15 minutes later, it was over. Everyone was applauding and crying, and the bride and groom were embracing each other as husband and wife. It was something I never expected to be a part of, and probably will never forget. From what everyone told me, things sounded perfect and everyone did a fantastic job. I took their word for it, because I couldn’t think properly.
The Best Man looked at me and said, “Can we get trashed now?”
Things got a little blurry, so here are nine things of interest that happened at the reception:
1. At least 4 kegs were drained. My family comes from a long line of drinkers, and they didn’t fail to impress. I drank a wine cooler, as I am a stunning pansy sometimes.
2. At some point in the evening, the bride and groom hopped into the flatbed of a truck and sped to the nearest bar for a shot. They didn’t return for at least 45 minutes. We contemplated stealing their television.
3. My mom tells me that the truck that drove them to said bar had a DVD player in it that was airing a porno flick.
4. While the bride and groom were gone, someone stole money from the many cards they received. The suspicion was that a drug-addicted friend of the family made off with the loot. Yup.
5. I got a taste of what it was like to be a Holy man, in that nobody wants to party with you. A lot of the people there didn’t know me, and assumed that this was what I did for a living. Therefore, everyone sidestepped around me, hid their beer and didn’t swear. This got very annoying after a while, but I embraced the unexpected respect.
6. Sometime during the night, a fight broke out. Death threats were made, hearts were broken and punches were almost thrown. I was sound asleep by this point in time.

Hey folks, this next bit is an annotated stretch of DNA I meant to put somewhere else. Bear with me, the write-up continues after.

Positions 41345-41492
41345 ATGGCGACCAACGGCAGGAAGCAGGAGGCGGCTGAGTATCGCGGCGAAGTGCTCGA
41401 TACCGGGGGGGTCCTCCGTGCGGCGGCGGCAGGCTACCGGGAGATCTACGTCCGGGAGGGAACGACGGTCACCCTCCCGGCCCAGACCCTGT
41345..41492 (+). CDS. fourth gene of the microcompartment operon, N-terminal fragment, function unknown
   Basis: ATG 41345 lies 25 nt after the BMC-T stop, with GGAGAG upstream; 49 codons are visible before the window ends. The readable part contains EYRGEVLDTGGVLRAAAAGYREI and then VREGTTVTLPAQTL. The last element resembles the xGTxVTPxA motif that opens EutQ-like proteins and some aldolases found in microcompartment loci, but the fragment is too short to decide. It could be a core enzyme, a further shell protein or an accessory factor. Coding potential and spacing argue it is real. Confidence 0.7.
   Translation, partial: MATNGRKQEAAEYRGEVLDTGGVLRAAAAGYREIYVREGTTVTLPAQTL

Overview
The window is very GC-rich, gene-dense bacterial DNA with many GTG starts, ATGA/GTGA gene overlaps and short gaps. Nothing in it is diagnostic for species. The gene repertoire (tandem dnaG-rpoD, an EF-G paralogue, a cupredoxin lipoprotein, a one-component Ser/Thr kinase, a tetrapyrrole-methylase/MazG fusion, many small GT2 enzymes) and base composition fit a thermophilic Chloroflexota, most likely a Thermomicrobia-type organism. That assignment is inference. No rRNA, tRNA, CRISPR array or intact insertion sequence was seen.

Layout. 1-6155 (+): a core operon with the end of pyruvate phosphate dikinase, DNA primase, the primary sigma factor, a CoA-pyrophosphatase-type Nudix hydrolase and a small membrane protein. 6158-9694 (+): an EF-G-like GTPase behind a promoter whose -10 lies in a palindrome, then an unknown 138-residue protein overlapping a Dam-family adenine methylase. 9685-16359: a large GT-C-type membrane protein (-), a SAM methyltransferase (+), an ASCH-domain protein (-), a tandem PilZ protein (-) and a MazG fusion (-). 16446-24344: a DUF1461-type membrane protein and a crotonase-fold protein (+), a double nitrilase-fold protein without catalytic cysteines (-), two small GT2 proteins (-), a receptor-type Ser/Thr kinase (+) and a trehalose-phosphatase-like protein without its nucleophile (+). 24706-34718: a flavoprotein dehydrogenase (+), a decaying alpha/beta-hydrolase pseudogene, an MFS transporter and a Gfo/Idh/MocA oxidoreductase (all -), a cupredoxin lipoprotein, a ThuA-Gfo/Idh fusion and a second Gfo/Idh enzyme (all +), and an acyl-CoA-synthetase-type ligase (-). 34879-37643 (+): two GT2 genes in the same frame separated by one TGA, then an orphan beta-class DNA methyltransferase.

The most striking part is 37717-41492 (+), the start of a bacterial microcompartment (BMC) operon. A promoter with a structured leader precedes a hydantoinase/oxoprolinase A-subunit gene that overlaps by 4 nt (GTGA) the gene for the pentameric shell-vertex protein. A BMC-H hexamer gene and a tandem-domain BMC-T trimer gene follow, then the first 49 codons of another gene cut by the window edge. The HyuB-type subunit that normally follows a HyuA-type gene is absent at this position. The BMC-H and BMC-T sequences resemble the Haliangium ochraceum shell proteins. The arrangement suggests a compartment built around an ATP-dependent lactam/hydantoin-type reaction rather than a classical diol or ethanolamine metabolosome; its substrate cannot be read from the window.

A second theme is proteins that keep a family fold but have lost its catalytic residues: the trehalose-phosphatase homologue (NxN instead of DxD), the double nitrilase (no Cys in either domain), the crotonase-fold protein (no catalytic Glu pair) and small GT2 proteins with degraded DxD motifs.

7. As I was sitting at a table with my wife and mom, my mom noticed a kid playing by one of the rock gardens. She said, “I think that kid crapped his pants.”
Sure enough, the small boy was walking around, apparently straining to hold his pantal contents in his jeans. After watching him struggle for a few minutes, we stared in horror as he deposited said contents onto said rock garden. He walked away, certain that nobody just saw him set a pile of feces onto a decorative piece of landscaping.
After a few minutes, people started to take notice. A semi-circle formed around the rock garden, and people were trying to figure out what it was. Photos were taken. Eventually, the truth came out and people scattered, gagging and spitting out whatever happened to be in their mouths at the time. The boy was reunited with his mother, who changed his pants and took him home.
8. After the party, a storm blew through that uprooted the tents and destroyed the CD player.
9. The bride’s cat was wearing a bowtie.
None of that last stuff was really my fault, so I still think that the wedding was a complete success. Anything that goes wrong at a reception is blamed on alcohol and instantly forgotten the next day.
It should also be noted that as far as weddings go, I’ve been an usher, a groomsman, a best man, a groom AND a officiant. This is what’s known in the wedding business as ‘Batting the Cycle.’
Will I do it again? I don’t know. All I know is that I couldn’t be happier for my uncle and new aunt, and I wish them nothing but the best from here on out. I’ll see you at Christmas.
Sound off in the comments section to ask me any questions I might have missed.